Tag: free agency

Dwight Howard

In case you needed it, more proof Dwight’s decision making Wednesday night was absurd


I’m about to share with you a few paragraphs from a must-read piece on the Dwight Howard debacle of this week by ESPN”s Michael Wallace, and then we’re going to talk about it for a minute.

But 86-year-old Magic owner Rich DeVos confirmed Friday that an 11th-hour conference call he had with Howard on Wednesday night played a role in keeping the league’s best center in Orlando. It was during that call, as the Magic were in San Antonio to play the Spurs, when as many as 17 people were on the line. That group included DeVos’ grandchildren, one as young as age 16, who weighed in on the ordeal.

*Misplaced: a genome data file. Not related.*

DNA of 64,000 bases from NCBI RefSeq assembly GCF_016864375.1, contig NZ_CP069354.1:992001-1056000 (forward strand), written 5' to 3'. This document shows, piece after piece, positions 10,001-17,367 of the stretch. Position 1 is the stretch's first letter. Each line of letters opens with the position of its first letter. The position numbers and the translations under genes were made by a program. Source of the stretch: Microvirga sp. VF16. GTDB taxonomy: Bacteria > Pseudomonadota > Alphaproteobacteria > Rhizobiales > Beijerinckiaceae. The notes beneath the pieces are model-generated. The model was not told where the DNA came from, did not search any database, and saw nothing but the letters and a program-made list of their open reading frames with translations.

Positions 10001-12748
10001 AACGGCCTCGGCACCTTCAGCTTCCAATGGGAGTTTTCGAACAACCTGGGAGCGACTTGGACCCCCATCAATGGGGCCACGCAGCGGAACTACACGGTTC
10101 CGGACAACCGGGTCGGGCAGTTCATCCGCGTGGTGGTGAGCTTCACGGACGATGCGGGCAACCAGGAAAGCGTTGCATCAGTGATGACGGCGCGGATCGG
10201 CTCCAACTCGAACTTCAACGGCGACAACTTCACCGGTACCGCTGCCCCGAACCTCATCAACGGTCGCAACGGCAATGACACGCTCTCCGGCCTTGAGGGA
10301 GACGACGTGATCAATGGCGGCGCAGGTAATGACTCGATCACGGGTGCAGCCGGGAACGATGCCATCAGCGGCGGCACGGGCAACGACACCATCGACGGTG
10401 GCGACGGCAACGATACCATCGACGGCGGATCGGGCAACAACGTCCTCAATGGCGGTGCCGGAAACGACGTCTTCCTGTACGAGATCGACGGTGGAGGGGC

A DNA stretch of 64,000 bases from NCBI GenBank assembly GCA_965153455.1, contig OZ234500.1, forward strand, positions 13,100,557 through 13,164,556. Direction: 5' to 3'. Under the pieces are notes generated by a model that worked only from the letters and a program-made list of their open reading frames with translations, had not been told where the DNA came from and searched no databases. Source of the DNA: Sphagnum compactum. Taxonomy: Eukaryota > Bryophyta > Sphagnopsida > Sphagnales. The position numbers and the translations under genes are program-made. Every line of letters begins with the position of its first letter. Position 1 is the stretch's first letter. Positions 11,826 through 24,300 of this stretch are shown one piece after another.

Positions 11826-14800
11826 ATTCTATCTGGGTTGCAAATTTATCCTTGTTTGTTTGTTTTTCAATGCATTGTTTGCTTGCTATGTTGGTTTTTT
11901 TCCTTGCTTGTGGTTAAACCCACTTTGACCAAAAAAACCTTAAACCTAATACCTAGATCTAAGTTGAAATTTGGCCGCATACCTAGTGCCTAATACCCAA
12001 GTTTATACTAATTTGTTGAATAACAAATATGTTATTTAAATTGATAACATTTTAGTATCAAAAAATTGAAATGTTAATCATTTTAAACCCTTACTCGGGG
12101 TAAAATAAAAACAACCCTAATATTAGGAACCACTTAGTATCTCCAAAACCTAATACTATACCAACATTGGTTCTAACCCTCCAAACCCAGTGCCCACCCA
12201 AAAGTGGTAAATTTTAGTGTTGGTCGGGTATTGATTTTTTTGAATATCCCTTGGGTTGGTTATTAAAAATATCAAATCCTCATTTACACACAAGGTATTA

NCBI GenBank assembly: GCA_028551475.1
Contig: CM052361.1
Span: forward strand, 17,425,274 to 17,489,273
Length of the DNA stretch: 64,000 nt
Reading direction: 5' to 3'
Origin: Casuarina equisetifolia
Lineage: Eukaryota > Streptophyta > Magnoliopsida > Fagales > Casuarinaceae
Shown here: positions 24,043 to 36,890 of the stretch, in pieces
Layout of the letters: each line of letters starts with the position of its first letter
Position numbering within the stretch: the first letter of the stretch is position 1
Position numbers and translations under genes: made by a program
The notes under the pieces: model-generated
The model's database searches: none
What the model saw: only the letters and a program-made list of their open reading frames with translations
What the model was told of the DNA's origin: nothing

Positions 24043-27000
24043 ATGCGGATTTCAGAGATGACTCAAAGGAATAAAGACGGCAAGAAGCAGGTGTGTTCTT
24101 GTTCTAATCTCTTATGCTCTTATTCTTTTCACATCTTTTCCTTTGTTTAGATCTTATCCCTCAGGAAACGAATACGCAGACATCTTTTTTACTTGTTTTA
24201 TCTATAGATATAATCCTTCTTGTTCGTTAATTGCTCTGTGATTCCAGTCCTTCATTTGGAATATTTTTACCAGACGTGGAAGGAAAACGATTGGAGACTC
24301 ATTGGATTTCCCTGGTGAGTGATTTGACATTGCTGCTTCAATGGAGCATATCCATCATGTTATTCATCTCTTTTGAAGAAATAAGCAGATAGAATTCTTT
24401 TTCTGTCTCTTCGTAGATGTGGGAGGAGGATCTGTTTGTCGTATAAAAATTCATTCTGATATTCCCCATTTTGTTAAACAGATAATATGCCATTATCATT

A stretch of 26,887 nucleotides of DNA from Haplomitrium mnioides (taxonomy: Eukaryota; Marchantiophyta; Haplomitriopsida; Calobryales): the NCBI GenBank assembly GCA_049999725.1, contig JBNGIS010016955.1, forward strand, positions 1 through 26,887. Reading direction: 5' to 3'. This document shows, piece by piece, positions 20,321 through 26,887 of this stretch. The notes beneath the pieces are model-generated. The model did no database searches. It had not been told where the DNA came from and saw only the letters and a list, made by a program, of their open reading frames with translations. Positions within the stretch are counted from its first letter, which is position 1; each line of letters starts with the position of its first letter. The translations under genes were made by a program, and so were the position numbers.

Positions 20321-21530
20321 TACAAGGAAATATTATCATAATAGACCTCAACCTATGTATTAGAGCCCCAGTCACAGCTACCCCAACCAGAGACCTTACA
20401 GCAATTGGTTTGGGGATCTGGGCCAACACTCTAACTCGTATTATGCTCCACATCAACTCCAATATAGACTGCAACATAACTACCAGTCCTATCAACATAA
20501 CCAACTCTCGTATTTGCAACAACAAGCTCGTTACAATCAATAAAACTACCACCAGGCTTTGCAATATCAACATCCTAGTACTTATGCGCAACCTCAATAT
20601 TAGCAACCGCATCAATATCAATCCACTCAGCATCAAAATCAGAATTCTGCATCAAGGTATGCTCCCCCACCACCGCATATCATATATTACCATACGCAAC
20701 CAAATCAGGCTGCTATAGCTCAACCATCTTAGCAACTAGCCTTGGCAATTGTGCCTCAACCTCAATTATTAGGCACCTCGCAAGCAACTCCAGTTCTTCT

Orlando’s front-office executives also participated. It was during a 15-minute segment of the call when DeVos finally informed Howard that unless he was willing to stay through next season, he would otherwise be traded in the next few hours.

“I think that’s when he realized,” DeVos, bound to a wheelchair, said of the conversation while sitting in the locker room after Friday’s win. “He wanted to talk to each and every one of us. He talked to everybody in the family. That’s the way he’s always been.”

Howard conceded that the conference call did sway his decision. By the time the Magic’s chartered plane landed in Orlando in the wee hours Thursday, Howard had informed the team he would bypass the early termination option in his contract.

via Conference call made Howard’s decision a dunk – ESPN.

Wait, what?